I think the last thing I would say is that [pause] Adam, which he met as a child, he gave that gift to Adam—Adam ended up later going to Claremont College. [Laughter] Rick got his master’s there, and on that California trip where we learned how to eat artichokes, Rick took me to Claremont, I’d never heard of the place, schools, took me in to where he was working on his master’s degree and his studio, introduced me to everybody. [Pause] Later on, years later, when Adam decided to go to—I don’t know how many schools that Judy and we all toured, ten schools around the country, but Adam selected Claremont and the Pomona College, so that’s where he went to school. I always felt that Rick had a part in that, he made sure that that happened. That’s where I’d like to leave it today.
Q: And do you mind if I ask you some follow-up questions?
R. Dewey: No. Happy to answer.
Q: What year did Rick start the Mudd-Carr gallery with Joe?
J. Dewey: That’d be pretty [pause]—
Q: Or maybe like a window.
R. Dewey: It would’ve had to be in the early 1980s.
Q: Rude. [Laughs]
R. Dewey: We could probably try to find out for you on that, they were in two locations, they were over on Paseo de Peralta, the big building that Harvey Mudd owned, and later on they moved closer to downtown, in another old building, but that had beautiful—Rick and Joe had great taste in antiques, Mexican antiques and pottery and textiles and all, but I think it was—I don’t know. I think it was the early ‘80s.
Q: Okay, thank you. And then [clears throat] excuse me.
R. Dewey: Sure.
Q: How did Rick’s personality manifest itself in its work, or how do you see him in his work and in his scholarly practice?
J. Dewey: That’s a great question. In some ways I think he was against the grain. He was going to do something to show these broken pots, the Native American broken pots, that there’s still value in them. Just because a pot has a crack in it doesn’t make it not desirable to have. It’s almost like a human being, that humans aren’t perfect, but that’s the beauty in them, and I think in some ways that transferred into his pottery, this expression of that feeling. He was so creative, and so he wasn’t going to do what people expected him to do. You think of making pottery, it’d be these beautiful perfect pots, and that’s not who he was. He wasn’t going to do it. How he came up with it and the process was so so complex, and difficult. A lot of people could never figure it out. “Oh, it’s a broken pot.” They still felt that it was a broken pot. They never got it. Well, that was okay with him, because that’s not his kind of people, not his clients at all. It was such a concept that nobody had ever even thought about doing, that worked so well for him, and he knew how to do it. He knew technically everything that had to go into it, the type of firing he had to do, the materials he had to use, the clay that he had to work with. He knew technically so much about making pottery that he was a master. He was truly a master.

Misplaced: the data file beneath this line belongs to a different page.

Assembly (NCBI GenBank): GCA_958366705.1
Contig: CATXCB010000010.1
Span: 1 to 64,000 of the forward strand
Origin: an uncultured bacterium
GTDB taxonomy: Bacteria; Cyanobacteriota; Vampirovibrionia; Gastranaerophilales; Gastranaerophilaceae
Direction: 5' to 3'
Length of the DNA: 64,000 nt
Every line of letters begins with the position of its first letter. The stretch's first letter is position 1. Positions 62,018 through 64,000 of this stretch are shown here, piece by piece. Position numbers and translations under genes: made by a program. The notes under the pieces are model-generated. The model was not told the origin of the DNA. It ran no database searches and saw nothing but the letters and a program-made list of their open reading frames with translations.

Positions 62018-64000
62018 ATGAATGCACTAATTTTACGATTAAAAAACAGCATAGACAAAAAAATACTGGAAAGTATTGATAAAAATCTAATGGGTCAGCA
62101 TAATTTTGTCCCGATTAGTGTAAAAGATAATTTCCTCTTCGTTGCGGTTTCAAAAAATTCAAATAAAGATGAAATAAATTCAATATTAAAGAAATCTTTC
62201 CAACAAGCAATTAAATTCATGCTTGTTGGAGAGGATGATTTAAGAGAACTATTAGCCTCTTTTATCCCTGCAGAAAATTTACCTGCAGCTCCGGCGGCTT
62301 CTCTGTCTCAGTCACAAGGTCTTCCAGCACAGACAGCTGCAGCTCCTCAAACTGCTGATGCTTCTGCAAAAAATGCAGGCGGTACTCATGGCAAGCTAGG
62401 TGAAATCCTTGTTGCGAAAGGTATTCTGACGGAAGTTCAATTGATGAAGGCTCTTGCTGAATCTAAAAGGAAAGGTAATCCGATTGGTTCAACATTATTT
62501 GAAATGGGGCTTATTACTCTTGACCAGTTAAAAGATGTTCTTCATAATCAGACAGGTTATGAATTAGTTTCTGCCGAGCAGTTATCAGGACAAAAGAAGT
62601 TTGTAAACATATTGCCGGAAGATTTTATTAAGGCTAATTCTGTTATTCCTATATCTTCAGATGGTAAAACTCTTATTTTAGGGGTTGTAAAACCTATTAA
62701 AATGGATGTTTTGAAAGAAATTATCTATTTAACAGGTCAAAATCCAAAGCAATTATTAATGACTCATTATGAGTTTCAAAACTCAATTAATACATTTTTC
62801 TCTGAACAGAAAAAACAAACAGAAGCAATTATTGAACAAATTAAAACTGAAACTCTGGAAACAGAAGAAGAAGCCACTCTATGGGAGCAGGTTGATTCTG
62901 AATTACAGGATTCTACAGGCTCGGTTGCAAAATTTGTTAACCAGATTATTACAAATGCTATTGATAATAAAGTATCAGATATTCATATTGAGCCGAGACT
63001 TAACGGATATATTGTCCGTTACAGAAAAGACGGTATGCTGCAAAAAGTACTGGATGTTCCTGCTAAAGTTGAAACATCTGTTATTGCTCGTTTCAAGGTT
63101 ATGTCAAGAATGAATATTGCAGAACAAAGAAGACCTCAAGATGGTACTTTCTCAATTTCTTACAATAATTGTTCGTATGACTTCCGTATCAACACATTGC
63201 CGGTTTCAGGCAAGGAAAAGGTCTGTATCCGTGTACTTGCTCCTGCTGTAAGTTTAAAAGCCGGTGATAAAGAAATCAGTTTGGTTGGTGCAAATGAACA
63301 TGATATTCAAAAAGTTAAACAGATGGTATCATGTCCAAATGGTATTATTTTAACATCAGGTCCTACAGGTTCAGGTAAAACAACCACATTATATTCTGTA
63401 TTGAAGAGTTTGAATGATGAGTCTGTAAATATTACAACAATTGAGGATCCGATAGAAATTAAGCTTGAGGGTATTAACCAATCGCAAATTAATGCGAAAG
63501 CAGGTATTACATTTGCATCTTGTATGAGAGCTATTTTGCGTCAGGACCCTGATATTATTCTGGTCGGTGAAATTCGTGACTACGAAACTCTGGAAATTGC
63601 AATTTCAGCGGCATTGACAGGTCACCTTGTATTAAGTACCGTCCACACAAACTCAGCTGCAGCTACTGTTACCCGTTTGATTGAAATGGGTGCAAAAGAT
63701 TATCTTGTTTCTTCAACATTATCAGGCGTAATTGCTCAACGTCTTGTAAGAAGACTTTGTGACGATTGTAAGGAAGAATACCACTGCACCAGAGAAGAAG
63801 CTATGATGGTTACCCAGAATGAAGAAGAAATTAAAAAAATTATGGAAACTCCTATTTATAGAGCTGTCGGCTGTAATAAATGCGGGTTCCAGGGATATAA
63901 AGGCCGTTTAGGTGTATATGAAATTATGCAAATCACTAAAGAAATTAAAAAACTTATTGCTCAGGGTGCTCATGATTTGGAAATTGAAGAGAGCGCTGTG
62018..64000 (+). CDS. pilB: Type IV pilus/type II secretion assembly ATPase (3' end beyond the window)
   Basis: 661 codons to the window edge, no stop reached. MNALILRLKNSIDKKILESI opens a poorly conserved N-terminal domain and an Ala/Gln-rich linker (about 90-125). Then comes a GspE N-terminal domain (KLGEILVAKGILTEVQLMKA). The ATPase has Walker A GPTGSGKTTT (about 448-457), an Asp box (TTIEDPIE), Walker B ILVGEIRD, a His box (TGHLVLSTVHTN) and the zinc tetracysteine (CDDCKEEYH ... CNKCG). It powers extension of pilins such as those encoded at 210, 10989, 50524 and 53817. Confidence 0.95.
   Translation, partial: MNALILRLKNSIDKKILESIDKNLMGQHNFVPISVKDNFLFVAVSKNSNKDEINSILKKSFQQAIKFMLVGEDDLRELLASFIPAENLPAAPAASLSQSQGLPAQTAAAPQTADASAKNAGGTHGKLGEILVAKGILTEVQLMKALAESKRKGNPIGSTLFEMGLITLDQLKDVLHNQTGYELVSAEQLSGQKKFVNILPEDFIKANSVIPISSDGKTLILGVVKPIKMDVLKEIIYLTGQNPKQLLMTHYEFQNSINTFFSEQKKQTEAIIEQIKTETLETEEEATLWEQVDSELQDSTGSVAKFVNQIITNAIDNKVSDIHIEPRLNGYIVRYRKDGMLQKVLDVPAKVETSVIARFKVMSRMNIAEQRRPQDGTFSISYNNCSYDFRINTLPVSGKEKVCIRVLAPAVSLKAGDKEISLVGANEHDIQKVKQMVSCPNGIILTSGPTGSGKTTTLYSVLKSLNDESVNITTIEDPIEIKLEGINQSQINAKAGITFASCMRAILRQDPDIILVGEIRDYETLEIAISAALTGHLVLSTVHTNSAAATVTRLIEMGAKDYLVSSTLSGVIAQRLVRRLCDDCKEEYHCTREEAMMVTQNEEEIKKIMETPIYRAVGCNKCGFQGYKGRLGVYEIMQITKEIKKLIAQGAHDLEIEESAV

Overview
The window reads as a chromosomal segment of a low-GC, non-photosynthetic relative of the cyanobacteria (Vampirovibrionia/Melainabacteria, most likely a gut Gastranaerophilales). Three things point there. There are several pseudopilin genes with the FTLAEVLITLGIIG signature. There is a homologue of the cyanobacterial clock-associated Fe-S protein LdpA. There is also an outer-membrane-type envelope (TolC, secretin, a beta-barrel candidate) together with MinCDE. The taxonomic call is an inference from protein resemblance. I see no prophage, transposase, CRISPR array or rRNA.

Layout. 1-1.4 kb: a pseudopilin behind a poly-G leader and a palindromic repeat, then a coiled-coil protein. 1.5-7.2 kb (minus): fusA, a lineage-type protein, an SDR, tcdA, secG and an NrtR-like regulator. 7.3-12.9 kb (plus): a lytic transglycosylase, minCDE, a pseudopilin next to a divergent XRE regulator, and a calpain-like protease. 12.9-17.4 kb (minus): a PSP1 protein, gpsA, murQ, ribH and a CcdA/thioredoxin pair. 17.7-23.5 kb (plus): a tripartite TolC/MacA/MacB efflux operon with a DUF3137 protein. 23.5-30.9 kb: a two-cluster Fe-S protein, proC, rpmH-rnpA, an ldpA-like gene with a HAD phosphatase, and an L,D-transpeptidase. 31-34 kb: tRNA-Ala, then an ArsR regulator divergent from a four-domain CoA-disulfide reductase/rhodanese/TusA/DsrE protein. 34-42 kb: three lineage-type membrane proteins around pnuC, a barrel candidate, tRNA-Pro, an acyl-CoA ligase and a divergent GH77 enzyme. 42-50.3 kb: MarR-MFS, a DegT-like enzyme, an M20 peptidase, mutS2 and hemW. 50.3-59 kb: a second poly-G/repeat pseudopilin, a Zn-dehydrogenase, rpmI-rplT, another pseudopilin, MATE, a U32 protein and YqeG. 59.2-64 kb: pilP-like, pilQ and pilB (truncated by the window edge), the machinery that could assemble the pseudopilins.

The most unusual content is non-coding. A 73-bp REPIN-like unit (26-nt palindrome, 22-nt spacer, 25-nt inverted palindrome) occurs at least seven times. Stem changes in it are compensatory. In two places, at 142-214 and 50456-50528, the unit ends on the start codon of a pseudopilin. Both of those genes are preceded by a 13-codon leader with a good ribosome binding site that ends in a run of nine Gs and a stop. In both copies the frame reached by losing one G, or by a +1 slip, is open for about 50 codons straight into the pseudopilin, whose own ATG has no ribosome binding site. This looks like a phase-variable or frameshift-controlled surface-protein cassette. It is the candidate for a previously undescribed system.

R. Dewey: I think that was a great response, Judy. He was not afraid. Rick was not afraid. He was an experimenter, an innovator. He figured it out. If he didn’t know, he’d figure it out. He also, as I remember Rick, he was a terrific listener. You would watch him when the Native American potter was talking to him at the pueblo or our gallery or all, and he was sincerely 100 percent in that moment. He was a listener. He learned. He took it all in. That’s the one thing about his pottery: it’s an all-in deal. It’s something that he had to put his whole heart and soul in it to pull the things off that he did. There are certain things he did with pots or he attached bones to them or this and that, and he’s the only one who really had the true meaning of what that meant to him. But I think Judy had a really important thing that, we also approach pottery, when you look at pottery, if it’s got a chip in it or it’s got a crack in it or maybe a number of cracks and the Native American has tied rawhide around it—it still has value to them. It has meaning to them. It came from Rick, that he saw that, that came through to him. He did it in his own way. I think the exciting things that we started to see later—we have, I don’t know, many of his pieces, we have five or six, seven of his pieces. All of them were gifts that he gave us. After he passed, we did acquire a couple of pieces, more major pieces, but they were all gifts, and he was a gift.
Personality-wise he was full of life and he had a great time doing what he was doing. He loved what he was doing. The only sad thing about him, he didn’t live long enough to do even more. But in his short lifetime, he contributed a lot, and I think now with respect to this—especially with his new retrospective at the Museum in Santa Fe, with Katie curating it—Judy and I talked earlier before you came, it’s a real tribute to him. He deserves it and I’m glad we lived long enough to see it. Again, our relationship with him goes back to 1972, ‘3, fifty years ago.